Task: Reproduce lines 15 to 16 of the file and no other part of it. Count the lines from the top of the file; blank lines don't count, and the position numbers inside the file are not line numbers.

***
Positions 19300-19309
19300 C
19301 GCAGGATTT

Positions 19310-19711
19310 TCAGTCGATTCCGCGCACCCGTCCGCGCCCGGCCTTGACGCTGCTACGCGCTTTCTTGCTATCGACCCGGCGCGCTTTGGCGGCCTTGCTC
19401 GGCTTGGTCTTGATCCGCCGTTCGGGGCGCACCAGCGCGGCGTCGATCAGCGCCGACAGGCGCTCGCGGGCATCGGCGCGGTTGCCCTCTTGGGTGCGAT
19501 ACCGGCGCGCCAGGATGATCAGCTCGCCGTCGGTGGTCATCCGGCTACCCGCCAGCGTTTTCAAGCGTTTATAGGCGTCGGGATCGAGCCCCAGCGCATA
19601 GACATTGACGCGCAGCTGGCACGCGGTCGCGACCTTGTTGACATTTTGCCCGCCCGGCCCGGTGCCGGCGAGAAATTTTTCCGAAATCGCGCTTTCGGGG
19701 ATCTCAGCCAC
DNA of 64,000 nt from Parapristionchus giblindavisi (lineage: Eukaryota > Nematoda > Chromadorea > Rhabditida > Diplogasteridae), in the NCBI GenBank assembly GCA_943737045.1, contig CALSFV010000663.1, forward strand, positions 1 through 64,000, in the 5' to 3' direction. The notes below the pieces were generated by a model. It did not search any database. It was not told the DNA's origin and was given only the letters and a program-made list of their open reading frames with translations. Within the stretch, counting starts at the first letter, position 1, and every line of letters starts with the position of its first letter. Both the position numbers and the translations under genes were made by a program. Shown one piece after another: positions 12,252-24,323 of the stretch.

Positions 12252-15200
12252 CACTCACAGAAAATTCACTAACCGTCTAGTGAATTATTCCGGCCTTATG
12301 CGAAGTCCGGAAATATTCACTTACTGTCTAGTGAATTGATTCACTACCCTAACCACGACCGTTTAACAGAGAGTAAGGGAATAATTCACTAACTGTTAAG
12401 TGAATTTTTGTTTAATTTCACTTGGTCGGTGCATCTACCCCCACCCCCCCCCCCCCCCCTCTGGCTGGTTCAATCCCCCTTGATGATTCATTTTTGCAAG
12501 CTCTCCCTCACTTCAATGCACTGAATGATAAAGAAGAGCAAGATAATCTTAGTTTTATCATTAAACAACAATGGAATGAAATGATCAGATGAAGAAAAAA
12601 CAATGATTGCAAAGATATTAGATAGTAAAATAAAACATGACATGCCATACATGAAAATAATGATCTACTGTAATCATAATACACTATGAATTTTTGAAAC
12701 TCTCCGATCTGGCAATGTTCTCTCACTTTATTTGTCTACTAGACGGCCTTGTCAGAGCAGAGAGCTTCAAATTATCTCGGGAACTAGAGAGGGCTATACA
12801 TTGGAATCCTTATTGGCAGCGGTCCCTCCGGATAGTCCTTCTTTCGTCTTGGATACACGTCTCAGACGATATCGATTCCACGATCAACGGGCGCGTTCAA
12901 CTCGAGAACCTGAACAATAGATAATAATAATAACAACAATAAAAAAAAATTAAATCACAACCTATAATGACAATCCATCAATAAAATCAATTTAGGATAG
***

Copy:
12501 CTCTCCCTCACTTCAATGCACTGAATGATAAAGAAGAGCAAGATAATCTTAGTTTTATCATTAAACAACAATGGAATGAAATGATCAGATGAAGAAAAAA
12601 CAATGATTGCAAAGATATTAGATAGTAAAATAAAACATGACATGCCATACATGAAAATAATGATCTACTGTAATCATAATACACTATGAATTTTTGAAAC